Spartan Destiny – Jennifer Estep

“This is going to be a piece of cake.” My friend Mateo Solis cheerfully said those horrible words. I looked at him a moment, then glanced at Zoe Wayland and Ian Hunter, two other friends. Zoe shook her head, Ian groaned, and I sighed, sharing their opinions. “What?” Mateo asked. “What’s wrong?” Zoe threw her hands up into the air. Pale blue sparks of magic shot out of her fingertips before winking out. Valkyries always gave off more magic whenever they were upset or emotional about something. “Are you kidding?” she said. “You just totally jinxed us.” “Yeah, dude,” Ian chimed in. “Never, ever say that anything is going to be a piece of cake. That’s when bad things happen.” “Superbad things,” I agreed. Mateo looked at all three of us in turn.

“I didn’t realize you guys were so superstitious.” “Um, hello, we go to Mythos Academy,” Zoe said. “We deal with mythological monsters, creepy artifacts, and killer Reapers all the time. Being superstitious is right in our wheelhouse. And after all the bad stuff that we’ve seen over the past few months, we’d be silly not to be superstitious.” “Totally,” Ian chimed in. “Absolutely,” I agreed. Mateo rolled his eyes, not sharing our dire and pessimistic opinions. “Whatever. But right now, we have a mission, so let me get to work.

” He didn’t wait for a response before opening his laptop. The screen’s soft white glow highlighted his dark brown hair and eyes and made his skin gleam like polished bronze. Mateo cracked his knuckles and stretched his arms out in front of him like a runner preparing for a race. Then he hunched over his laptop and started typing, his fingers flying over the keyboard almost too fast to follow, thanks to his amazing Roman speed. Mateo, Zoe, Ian, and I were members of Team Midgard, a supersecret group that was trying to stop the evil Reapers of Chaos from taking over the mythological world. Tonight, Hiro Takeda, the adult leader of the Midgard, had tasked us with breaking into a building and watching over a mythological artifact that Covington, the Reaper leader, might want to steal. Mateo was sitting cross-legged on the ground, his laptop perched on his knees, with Zoe, Ian, and me crouched down all around him. The four of us were hiding in the shadows behind a row of dense bushes, which also helped to block the gusty wind. It was just after ten o’clock, and the November night was absolutely frigid. A cold, hard frost had already coated the grass, as well as the bushes, adding a silvery sheen to the evergreen leaves.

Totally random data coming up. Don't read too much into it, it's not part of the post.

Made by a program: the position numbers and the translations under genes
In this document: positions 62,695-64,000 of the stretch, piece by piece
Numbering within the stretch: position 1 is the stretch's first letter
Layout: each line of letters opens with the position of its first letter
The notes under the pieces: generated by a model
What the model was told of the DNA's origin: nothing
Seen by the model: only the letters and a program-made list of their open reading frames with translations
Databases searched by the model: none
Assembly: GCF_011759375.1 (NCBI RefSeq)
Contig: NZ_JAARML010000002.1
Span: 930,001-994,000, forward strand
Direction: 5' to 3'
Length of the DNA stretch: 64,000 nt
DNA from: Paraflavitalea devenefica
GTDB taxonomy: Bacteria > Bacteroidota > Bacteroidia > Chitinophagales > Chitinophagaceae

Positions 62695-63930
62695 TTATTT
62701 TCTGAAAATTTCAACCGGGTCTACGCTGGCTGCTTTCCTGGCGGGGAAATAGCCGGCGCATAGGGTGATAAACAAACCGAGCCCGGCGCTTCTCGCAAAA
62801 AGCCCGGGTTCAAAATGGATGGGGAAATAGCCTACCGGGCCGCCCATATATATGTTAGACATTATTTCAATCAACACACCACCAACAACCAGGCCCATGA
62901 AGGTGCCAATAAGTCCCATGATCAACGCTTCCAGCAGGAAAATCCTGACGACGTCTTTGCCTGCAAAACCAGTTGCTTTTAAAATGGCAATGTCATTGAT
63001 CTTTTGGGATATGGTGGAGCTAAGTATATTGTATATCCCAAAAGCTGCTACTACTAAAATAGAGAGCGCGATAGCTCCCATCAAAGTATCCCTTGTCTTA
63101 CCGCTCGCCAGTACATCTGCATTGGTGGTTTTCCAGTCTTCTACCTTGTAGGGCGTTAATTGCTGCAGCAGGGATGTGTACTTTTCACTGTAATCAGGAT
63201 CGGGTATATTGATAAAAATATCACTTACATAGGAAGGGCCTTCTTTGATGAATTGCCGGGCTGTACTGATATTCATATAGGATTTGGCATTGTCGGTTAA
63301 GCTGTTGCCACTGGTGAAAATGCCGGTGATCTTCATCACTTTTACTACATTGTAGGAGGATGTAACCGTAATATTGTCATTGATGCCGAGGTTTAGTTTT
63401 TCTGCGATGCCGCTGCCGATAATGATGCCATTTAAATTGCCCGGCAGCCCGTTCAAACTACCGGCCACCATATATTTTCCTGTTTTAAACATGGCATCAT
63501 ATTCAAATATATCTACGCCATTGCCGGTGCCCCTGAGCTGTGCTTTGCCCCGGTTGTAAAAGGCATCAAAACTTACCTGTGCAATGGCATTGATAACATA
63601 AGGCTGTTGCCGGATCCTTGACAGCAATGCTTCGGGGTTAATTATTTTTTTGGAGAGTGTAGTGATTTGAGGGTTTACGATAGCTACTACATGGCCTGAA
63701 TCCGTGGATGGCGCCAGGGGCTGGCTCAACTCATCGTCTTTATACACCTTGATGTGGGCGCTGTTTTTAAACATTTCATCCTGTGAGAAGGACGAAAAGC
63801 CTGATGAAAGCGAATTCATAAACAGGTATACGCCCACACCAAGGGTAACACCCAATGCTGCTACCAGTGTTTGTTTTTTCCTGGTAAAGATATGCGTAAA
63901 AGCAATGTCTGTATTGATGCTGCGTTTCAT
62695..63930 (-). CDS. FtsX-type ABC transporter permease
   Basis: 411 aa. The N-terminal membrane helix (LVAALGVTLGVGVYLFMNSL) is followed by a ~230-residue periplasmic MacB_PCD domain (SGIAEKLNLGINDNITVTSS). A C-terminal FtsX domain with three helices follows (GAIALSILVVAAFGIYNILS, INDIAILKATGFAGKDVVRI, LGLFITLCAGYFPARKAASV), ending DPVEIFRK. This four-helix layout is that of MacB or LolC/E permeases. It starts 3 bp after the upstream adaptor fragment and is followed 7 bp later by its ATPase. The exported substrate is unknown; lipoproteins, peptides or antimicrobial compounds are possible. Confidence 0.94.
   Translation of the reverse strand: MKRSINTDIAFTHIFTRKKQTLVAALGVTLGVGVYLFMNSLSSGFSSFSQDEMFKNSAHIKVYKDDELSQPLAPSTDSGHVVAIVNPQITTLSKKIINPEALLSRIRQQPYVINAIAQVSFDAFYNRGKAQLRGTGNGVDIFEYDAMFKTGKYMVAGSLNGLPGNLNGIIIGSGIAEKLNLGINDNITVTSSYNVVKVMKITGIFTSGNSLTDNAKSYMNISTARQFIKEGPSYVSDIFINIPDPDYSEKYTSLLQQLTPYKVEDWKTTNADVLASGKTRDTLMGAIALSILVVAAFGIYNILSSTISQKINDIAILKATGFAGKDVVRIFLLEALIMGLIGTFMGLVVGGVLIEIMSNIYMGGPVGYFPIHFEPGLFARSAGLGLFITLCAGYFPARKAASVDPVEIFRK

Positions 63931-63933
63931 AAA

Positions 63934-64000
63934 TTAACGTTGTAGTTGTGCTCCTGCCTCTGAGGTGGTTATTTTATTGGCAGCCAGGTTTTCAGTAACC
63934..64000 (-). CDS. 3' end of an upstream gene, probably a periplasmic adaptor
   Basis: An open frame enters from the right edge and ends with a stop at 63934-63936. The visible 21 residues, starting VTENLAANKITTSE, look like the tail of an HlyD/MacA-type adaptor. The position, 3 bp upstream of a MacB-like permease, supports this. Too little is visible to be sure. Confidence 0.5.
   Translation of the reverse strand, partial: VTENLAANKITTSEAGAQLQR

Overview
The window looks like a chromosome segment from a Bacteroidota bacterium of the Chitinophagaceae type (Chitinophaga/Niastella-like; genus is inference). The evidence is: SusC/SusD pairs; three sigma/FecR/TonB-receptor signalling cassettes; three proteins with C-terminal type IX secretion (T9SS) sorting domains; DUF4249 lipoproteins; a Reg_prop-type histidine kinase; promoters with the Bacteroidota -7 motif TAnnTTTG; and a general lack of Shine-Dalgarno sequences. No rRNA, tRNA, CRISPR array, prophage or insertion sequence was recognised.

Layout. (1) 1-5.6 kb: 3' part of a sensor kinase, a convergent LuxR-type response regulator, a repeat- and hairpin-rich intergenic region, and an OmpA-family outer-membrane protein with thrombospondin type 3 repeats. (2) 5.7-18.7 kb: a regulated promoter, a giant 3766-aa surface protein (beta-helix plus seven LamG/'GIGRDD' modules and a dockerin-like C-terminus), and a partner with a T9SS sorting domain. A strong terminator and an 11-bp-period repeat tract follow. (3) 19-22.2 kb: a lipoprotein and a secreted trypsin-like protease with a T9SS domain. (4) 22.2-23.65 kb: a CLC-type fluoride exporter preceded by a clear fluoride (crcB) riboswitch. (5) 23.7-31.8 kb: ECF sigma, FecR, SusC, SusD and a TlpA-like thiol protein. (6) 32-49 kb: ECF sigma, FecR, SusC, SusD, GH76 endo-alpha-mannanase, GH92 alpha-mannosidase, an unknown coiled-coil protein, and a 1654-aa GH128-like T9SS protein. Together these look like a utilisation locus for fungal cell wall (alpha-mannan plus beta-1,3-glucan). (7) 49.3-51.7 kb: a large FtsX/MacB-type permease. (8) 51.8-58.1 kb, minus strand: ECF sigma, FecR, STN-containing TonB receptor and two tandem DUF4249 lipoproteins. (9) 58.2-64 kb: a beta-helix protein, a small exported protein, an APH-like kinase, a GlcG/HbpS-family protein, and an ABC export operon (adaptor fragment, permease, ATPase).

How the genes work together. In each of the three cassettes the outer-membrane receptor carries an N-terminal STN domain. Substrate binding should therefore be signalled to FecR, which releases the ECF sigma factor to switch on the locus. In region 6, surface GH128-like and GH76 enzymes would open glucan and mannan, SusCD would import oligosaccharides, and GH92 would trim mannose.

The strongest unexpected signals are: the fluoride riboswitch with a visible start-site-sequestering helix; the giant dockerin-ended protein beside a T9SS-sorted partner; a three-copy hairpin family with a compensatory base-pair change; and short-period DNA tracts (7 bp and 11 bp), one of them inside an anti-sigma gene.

Mateo was wearing his usual clothes—a dark blue Bigtime Barracudas long-sleeve T-shirt, along with a jacket, khakis, and blue running shoes—but Zoe, Ian, and I were dressed all in black, from our long-sleeve shirts and jackets to our jeans and boots. The three of us looked like cat burglars straight out of some heist movie. In a way, that was exactly what we were tonight. “And…done!” Mateo hit a final key, then looked up from his screen. “I’ve hacked into the building’s alarm system and put the security cameras on a continuous loop, so all anyone staring at the feeds will see is books, artifacts, and furniture, instead of you guys sneaking around. I also don’t see any guards or Reapers either outside or inside the building.” I nodded at him, then glanced at Zoe and Ian. “You guys ready?” They both nodded back. “Then let’s go,” I said. Mateo stayed behind in our hiding spot, so that he could monitor the alarm system and the security-camera footage, but Zoe, Ian, and I crept out from behind the bushes, which ran along the wall of a dark gray stone building.